Mail Online 12 June 2012Despite the opposition of every major faith group — notably the Catholic Church — Mr Cameron is arrogantly pressing ahead with an issue which excites his chums in the metropolitan elite, but which disregards the sentiments of millions of ordinary people who, as poll after poll has shown, are against it. Even some of the Prime Minister’s admirers concede that the policy has less to do with offering equality to the gay community and more to do with decontaminating the allegedly ‘toxic’ Tory brand. Perhaps the Prime Minister has calculated that anyone who stands up and argues against his proposals will be branded a homophobe and a bigot.Well, Mr Cameron, I am a Conservative and a homosexual, and I oppose gay marriage. Am I a bigot? And what about Alan Duncan, the first Conservative MP to come out as gay? Mr Duncan, the International Aid Minister who is in a civil partnership, is implacably opposed to gay marriage. So is Dr David Starkey, the celebrated historian, who is openly gay. The Labour MP Ben Bradshaw, meanwhile, who was the first Cabinet minister to enter into a civil partnership, is contemptuous of Mr Cameron’s motive for smashing down centuries of traditional Church teaching in reference to marriage. He’s right. It’s yet another sop to the wretched Lib Dems, even though they number only 57 of the 650 MPs at Westminster.http://www.dailymail.co.uk/debate/article-2158416/I-m-gay-man-opposes-gay-marriage-Does-make-ME-bigot–Mr-Cameron.html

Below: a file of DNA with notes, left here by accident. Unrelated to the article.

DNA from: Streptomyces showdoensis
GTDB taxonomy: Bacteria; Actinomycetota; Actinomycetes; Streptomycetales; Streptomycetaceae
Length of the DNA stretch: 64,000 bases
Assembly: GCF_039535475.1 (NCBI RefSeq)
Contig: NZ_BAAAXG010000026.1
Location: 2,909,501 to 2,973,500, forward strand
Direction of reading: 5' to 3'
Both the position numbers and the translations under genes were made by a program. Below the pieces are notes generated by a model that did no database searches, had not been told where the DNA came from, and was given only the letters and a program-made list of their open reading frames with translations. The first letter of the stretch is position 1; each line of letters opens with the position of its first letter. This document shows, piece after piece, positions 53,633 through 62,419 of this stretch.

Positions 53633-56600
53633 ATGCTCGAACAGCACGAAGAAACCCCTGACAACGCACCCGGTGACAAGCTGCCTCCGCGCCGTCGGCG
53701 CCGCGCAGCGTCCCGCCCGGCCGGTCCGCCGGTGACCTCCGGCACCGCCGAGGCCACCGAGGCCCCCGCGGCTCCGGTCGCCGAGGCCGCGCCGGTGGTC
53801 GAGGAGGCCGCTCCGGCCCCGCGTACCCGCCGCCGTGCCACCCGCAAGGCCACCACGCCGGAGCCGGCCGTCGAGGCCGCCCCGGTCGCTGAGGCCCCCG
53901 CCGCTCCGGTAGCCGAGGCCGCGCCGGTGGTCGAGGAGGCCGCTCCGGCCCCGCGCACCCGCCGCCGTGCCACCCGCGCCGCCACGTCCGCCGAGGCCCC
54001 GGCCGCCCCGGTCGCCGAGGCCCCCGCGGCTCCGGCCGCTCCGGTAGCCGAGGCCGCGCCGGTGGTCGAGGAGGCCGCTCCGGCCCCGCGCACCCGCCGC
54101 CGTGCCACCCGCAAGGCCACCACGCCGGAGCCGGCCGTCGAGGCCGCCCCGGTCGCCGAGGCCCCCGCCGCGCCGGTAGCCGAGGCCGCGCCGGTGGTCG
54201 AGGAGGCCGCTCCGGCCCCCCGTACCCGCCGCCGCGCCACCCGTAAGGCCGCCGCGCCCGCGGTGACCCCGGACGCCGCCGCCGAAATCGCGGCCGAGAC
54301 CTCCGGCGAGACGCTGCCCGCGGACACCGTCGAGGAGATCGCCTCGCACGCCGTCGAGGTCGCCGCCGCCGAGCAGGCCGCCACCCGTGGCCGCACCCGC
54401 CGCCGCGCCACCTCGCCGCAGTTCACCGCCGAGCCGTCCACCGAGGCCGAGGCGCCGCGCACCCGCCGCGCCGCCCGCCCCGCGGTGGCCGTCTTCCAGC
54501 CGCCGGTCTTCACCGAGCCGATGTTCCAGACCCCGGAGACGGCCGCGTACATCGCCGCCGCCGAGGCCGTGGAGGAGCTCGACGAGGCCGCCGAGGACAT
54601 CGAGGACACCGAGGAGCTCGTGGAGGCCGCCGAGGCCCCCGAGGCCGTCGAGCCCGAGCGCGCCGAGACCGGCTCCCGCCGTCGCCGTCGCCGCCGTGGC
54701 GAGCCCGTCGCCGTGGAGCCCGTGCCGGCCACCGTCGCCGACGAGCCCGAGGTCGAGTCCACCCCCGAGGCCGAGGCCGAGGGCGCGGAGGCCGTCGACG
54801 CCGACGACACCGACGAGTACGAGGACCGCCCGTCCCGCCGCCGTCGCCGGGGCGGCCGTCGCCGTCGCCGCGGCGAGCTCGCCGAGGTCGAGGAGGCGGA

Image: Decatur County Sheriff’s DepartmentA multi-month drug investigation that led to charges against nine people in May has put another Decatur County man behind bars.42-year-old Jason Barnard was arrested Friday and is facing felony charges for dealing in Methamphetamines.Detectives say they conducted a drug deal where he sold approximately 40 dosage units of crystal methamphetamine.“Barnard sold the crystal methamphetamines so that this could be distributed at street level in Greensburg, Decatur County,” stated Greensburg Police Chief Stacey Chasteen.During the drug deal Barnard claimed he had enough meth to supply 896 dosage units, Chasteen added. The street value for that amount is near $27,000.Last Friday afternoon, another drug deal was allegedly set up by Barnard. Undercover officers agreed to meet with him in Shelbyville. Detectives were warned that Barnard, who is a convicted felon, may have a gun during the transaction.The Shelbyville Swat team was called in for assistance, in the case that a drug transaction would be made.Barnard allegedly sold approximately half an ounce of crystal meth during the drug deal, totaling a street value of $1,640.He was apprehended and a 9mm handgun and additional methamphetamine was later found, Chasteen said.The arrest of Barnard marks the tenth person to face charges during the drug investigation. Eight people were also arrested on May 28 and an additional suspect was picked up by police on May 30.“All where working together as a criminal organization in the distribution of crystal methamphetamines in Greensburg,” Chasteen said. “The crystal methamphetamine was allegedly obtained from the Mexican cartel prior to being imported into our county”She says the investigation began after one tip. Greensburg Police want to continue encouraging community members to phone in any information and tips to (812) 66Crime.